Most of America’s largest carriers have already shuttered their 2G service or plan to soon:
It’s important to note that customers will experience restrictions on 2G network usage and disrupted service before the actual sunset date. There are several factors. First, carriers are no longer activating new 2G devices in prepareation for total 2G network shutdown. Devices connected to the network may still function, but support will phase out. Secondly, carriers will re-farm spectrum ahead of the network shutdown, which means that 2G-only devices will no longer work as well in these locations, if at all.
In Canada, Bell shut down their 2G network in June of 2018. Both Telus and Rogers have also stopped supporting 2G devices. In Europe, where active 2G installations continued longer, Vodafone has promised that they won’t sunset their 2G service until at least 2025, but they will likely start re-farming spectrum ahead of that date.
Learn about the network shutdown timelines
Like 2G, carriers are eager to sunset older 3G networks so that they can repurpose that spectrum to support 4G LTE and 5G. New devices need more speed, and 3G tops out around 3 Mbps. Besides being faster, 4G LTE is also more efficient, as it allows more devices to share the spectrum.
Here are some at-a-glance dates:
More information on 3G sunset dates for Canadian and European carriers is available here.
To learn more about the transition from 3G to 4G, see our blog post, How to Ensure a Successful Migration from 2G and 3G to 4G LTE, about how to make that move as smooth as possible. You can find some additional information in the post, How to Stay Ahead of the 3G Network Sunset, which also describes why carriers shut down their 3G service instead of supporting it indefinitely.
Like anything else, 4G will become obsolete one day. However, that day is far enough in the future that IoT deployments today and in the foreseeable future will be deployed on 4G networks. In fact, not only will it be at least a decade or more before 4G has been fully eclipsed by 5G, but 4G LTE is a more cost-effective choice — and offers plenty of bandwidth — for most IoT applications. 4G LTE, which stands for Long Term Evolution, has a long track ahead.
Meanwhile, 5G is a revolutionary new technology and very exciting, but at this time, it is only advised for early adopters. As with all new technology, testing and full rollout involve some bumps in the road, and important incremental development.
For example, 5G is limited today in terms of coverage, and network infrastructure has to evolve to deliver the 5G vision of “one ubiquitous network for all use cases.” Additionally, technologies like 5G mmWave are not ideal in areas with obstructions, such as buildings, dense foliage or rain and snow. Even double-pane glass can block a 5G mmWave signal. In practice, this means that the full 5G rollout will occur over the next 3-5 years and longer, depending on the geographic area.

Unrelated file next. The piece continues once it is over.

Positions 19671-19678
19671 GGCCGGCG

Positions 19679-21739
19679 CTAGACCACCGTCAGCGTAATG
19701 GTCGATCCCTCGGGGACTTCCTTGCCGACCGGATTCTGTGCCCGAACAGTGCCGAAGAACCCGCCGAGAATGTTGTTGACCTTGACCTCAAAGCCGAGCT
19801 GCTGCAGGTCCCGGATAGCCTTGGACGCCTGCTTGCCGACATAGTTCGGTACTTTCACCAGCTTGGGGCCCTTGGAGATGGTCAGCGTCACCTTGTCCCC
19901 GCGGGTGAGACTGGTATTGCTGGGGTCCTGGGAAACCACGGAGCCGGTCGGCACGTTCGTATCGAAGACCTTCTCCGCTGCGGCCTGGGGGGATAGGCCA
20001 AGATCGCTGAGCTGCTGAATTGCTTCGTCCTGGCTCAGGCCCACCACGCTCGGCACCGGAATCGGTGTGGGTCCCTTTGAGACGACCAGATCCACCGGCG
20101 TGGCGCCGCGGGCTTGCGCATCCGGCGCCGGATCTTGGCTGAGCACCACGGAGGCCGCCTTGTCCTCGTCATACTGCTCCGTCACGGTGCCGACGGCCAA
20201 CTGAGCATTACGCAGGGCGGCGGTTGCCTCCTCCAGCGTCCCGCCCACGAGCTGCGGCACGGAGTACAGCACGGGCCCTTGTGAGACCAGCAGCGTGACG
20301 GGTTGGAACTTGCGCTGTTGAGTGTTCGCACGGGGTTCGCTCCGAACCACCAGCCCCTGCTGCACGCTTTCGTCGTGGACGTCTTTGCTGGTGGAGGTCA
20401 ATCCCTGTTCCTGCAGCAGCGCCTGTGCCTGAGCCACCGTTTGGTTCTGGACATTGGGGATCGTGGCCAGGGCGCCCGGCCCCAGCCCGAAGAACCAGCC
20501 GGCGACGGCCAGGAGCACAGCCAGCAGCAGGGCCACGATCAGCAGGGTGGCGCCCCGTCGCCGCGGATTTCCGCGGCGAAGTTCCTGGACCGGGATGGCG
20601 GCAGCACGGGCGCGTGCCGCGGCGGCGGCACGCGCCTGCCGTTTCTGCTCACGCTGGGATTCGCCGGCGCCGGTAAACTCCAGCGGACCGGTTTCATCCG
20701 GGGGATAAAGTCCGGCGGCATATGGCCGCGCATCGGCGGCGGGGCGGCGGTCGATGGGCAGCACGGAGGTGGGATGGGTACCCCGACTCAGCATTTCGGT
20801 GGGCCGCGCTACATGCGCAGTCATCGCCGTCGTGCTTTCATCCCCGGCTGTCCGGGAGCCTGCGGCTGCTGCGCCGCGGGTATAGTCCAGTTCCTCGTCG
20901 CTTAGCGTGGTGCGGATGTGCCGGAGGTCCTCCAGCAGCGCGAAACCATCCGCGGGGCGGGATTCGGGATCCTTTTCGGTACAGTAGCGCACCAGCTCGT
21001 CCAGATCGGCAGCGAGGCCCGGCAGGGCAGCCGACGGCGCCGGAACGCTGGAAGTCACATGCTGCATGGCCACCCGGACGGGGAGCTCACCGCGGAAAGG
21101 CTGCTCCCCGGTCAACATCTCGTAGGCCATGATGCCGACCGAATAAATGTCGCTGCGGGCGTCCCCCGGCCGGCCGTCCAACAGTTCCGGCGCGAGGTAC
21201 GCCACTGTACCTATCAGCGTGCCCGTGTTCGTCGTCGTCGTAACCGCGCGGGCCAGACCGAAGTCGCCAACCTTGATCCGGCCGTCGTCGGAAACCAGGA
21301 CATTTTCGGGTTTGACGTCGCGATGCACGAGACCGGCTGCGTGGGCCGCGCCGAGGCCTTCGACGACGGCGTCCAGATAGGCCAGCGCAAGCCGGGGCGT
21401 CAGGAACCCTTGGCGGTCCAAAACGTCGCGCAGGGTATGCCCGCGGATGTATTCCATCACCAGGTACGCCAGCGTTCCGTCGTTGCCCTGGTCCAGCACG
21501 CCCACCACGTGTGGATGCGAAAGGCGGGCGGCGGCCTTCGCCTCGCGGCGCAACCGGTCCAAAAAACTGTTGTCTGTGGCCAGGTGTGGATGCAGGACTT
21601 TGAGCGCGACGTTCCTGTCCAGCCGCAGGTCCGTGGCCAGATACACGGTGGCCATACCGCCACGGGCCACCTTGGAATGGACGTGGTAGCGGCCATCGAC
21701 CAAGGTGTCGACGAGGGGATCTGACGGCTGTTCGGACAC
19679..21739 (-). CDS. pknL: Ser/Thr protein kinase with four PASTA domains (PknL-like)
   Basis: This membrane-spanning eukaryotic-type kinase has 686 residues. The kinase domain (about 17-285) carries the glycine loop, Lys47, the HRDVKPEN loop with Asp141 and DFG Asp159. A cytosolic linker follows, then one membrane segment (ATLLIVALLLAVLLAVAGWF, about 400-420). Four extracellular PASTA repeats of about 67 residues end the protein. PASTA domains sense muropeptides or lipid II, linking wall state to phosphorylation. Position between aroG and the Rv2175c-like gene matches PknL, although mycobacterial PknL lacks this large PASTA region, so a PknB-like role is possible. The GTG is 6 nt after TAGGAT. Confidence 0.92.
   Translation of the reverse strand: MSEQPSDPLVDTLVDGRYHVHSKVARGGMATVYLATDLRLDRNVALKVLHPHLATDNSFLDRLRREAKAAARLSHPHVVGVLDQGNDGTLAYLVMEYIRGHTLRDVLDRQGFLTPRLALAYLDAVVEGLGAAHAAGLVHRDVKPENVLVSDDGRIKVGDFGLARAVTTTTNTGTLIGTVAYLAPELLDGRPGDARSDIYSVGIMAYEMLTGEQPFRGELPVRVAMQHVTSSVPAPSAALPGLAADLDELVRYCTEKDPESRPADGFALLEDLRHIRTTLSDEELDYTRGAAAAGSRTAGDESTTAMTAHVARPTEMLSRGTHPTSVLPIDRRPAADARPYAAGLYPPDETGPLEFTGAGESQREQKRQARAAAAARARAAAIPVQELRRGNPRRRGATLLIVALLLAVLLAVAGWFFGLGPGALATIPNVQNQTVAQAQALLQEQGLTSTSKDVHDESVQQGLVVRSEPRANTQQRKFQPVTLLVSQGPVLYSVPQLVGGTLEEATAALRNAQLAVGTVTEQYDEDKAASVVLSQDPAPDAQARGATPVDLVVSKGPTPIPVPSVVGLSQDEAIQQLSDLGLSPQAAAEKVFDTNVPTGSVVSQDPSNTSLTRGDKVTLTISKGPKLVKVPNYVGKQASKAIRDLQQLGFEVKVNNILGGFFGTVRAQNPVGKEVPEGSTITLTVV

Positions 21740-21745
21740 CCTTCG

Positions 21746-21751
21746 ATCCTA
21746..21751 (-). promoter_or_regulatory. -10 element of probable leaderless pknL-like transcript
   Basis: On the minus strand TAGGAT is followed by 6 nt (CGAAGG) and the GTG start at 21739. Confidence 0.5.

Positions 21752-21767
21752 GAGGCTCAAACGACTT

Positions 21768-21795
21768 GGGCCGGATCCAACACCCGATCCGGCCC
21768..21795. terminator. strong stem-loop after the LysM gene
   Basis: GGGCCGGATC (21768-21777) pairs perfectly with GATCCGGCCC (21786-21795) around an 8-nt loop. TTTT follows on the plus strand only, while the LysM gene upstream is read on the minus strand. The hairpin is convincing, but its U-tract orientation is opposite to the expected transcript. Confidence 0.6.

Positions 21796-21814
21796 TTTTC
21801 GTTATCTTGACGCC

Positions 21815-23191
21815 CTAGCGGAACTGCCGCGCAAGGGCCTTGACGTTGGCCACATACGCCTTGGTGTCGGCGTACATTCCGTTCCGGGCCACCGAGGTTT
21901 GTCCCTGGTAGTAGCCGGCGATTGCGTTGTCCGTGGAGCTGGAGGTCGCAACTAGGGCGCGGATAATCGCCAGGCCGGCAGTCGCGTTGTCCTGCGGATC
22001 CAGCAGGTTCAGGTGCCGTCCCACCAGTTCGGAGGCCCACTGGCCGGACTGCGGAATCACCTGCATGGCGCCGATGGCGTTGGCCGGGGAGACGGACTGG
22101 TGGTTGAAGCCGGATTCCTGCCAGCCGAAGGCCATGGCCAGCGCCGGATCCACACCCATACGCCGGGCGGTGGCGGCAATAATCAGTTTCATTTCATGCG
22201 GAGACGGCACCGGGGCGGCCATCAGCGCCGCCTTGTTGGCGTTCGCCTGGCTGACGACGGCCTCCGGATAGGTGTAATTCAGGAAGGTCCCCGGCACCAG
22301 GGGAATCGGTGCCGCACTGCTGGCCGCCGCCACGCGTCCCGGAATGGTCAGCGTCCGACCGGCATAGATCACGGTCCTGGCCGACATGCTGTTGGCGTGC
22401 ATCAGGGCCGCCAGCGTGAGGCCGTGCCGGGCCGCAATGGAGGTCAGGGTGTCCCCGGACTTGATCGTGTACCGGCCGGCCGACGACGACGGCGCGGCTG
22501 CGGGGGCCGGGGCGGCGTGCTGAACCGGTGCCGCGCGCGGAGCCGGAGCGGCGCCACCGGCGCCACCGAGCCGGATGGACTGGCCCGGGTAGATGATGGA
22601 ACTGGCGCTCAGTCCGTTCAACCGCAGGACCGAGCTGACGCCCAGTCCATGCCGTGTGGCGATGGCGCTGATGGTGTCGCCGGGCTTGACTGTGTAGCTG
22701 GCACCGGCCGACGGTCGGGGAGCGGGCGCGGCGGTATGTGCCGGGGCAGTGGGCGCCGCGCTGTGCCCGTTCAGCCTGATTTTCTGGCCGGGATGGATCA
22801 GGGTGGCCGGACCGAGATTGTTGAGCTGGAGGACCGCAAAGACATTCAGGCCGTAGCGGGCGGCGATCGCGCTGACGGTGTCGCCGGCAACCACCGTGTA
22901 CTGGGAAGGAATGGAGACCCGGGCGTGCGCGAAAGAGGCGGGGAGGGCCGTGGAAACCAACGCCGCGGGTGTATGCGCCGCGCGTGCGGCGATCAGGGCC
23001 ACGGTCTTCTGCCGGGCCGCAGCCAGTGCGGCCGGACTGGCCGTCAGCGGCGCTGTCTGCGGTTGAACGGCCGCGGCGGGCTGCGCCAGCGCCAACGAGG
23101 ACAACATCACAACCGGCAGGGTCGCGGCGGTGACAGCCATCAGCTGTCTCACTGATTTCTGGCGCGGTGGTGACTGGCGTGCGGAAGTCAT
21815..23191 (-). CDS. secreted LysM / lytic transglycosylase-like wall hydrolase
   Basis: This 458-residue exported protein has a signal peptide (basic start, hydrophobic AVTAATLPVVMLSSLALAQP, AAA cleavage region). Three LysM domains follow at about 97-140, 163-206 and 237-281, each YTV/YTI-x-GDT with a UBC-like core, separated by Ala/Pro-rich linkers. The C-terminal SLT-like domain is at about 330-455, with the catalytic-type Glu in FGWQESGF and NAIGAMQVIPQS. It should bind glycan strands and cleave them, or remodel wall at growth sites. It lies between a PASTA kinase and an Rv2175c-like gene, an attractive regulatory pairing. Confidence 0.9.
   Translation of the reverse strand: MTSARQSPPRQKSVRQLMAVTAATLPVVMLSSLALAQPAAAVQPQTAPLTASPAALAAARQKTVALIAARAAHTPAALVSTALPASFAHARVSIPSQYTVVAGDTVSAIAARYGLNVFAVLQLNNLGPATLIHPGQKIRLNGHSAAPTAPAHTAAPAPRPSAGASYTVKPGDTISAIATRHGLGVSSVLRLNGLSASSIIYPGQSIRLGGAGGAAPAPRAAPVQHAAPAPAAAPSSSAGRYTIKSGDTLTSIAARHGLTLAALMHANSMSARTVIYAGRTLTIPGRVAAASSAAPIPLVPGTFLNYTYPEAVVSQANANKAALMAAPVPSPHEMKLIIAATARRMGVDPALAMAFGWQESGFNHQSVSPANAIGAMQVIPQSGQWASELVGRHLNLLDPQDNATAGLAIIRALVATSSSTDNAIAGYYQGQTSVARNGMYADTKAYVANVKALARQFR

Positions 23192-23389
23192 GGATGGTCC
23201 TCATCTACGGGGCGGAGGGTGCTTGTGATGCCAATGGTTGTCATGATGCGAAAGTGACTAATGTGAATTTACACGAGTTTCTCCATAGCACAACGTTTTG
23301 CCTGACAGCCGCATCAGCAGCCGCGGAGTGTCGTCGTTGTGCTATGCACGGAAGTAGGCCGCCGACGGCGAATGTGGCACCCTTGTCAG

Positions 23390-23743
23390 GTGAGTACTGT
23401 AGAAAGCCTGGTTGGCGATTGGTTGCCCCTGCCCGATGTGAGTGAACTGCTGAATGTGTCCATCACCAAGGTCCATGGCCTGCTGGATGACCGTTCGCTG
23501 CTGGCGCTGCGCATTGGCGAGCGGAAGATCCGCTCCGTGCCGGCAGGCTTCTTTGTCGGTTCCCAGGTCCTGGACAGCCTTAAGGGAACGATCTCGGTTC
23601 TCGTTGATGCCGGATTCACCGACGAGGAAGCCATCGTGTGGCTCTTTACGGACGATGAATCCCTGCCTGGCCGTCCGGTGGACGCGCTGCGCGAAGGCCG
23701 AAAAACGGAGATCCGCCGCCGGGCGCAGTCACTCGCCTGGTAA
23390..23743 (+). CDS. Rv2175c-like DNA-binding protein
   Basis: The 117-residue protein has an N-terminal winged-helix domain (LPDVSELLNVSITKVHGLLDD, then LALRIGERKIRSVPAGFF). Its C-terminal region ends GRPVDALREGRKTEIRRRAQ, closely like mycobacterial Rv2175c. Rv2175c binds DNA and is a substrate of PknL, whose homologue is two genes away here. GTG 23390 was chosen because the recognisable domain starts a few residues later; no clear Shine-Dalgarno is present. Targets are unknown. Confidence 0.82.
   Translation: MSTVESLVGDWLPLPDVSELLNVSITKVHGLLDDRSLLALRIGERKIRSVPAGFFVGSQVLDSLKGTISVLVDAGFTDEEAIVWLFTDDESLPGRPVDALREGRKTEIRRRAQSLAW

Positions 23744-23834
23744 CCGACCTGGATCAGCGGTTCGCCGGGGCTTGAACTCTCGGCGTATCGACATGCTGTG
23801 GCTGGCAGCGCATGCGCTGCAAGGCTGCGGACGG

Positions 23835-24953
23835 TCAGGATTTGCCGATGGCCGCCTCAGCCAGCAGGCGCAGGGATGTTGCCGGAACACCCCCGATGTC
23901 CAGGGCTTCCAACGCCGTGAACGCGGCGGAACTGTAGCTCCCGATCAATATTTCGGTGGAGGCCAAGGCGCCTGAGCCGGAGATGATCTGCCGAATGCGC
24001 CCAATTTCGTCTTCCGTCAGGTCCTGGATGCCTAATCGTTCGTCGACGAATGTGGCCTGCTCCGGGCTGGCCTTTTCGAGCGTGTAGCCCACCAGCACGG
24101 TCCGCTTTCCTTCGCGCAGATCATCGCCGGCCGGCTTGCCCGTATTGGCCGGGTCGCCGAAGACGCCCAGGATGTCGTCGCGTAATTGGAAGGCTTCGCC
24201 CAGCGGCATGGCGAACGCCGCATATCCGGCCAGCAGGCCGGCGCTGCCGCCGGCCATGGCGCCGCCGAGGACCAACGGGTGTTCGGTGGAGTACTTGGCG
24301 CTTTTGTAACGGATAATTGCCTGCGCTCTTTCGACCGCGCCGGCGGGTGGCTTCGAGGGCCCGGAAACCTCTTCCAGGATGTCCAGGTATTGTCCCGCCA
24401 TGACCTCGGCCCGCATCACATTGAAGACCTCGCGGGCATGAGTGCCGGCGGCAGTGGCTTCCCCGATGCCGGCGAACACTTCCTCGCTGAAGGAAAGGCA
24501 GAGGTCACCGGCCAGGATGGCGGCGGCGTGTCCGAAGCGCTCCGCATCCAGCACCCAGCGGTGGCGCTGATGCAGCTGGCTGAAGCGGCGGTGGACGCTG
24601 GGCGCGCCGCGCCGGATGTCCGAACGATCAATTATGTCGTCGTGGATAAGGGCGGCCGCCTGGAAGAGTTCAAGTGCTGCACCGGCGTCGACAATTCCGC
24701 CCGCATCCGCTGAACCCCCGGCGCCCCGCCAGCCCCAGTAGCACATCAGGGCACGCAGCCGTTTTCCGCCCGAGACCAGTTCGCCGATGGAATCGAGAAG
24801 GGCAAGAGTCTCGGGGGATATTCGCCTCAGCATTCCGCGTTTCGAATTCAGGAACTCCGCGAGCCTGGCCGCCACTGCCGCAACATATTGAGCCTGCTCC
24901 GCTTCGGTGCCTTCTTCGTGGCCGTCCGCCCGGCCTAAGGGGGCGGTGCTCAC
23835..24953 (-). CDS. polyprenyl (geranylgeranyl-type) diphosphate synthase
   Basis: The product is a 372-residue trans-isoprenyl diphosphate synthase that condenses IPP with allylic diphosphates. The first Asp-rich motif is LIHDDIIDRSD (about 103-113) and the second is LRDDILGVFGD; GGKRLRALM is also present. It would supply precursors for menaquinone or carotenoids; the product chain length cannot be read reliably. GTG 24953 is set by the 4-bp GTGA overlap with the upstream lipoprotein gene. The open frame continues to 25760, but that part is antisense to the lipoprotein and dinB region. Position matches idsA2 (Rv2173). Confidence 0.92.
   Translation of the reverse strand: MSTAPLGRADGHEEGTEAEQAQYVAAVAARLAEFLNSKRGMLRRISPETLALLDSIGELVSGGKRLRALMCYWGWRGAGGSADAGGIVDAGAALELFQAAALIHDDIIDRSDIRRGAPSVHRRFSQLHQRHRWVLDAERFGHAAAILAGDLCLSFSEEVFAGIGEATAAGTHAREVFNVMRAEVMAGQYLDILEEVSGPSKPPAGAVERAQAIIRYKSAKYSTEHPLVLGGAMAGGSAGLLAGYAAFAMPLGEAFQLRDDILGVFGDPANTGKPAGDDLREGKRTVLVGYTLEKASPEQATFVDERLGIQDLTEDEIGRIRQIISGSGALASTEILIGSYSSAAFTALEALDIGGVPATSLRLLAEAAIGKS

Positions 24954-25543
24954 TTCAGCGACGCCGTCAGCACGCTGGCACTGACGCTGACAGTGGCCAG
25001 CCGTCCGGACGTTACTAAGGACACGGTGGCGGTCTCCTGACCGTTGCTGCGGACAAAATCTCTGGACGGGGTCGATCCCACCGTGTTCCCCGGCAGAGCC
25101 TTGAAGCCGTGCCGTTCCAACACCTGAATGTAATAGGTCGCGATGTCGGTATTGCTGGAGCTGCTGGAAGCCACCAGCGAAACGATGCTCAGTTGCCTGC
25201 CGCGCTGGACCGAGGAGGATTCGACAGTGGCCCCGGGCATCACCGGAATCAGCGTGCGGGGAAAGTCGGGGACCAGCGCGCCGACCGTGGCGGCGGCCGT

To transition to 4G LTE, carriers needed to shut down the 3G spectrum in order to “make room” for the new networks. 5G is fundamentally different in two ways: First, it uses new spectrum, such as mid-band or high-band spectrum. And second, it can work in conjunction with 4G in existing spectrum, thanks to Dynamic Spectrum Sharing (DSS).
According to CNET, “Dynamic spectrum sharing lets carriers use the same spectrum band for both 4G and 5G. Instead of having different roads for buses and cars, DSS is like having one big highway with separate lanes for buses and cars.”
Many next-generation devices like cellular routers will be built with both 4G and 5G radios so that they’re capable of connecting to either network. At first, most data will be transmitted via 4G. However, over time as 5G coverage expands, more and more data will be transmitted via 5G. Therefore, to continue with the traffic analogy, 5G will eventually overtake 4G as the bigger lane on the freeway.
Within the U.S., it’s reasonable to assume that by the end of 2022 there will not be a single major carrier supporting 2G. The same fate awaits 3G. 4G LTE operates under a different scenario, and we can confidently say that 4G will be around for at least another decade. And because 4G LTE has plenty of speed and reasonably low latency for most applications, it is an excellent choice for IoT applications today.
Those guidelines apply to developed countries like the U.S., Canada and Europe, in particular. In less developed countries, 4G LTE will likely remain the standard for several decades to come. Meanwhile, 5G networks will expand and ultimately deliver on their full promise, alongside the continued growth of 4G and the deployment of IoT applications.
Now is the time to plan and take action if you still have 2G/3G device deployments. With 4G LTE, you can continue growing your 4G deployments. If you are an early adopter, 5G may make sense for you soon.
As the world gears up for full deployment of 5G, Digi aims to keep you informed. See our 5G information page, The Journey to 5G, which provides a wealth of information and resources.
Digi is an expert in cellular network planning and migration. Reach out if you need assistance.
This post was first published in June of 2020, and was updated in June of 2021.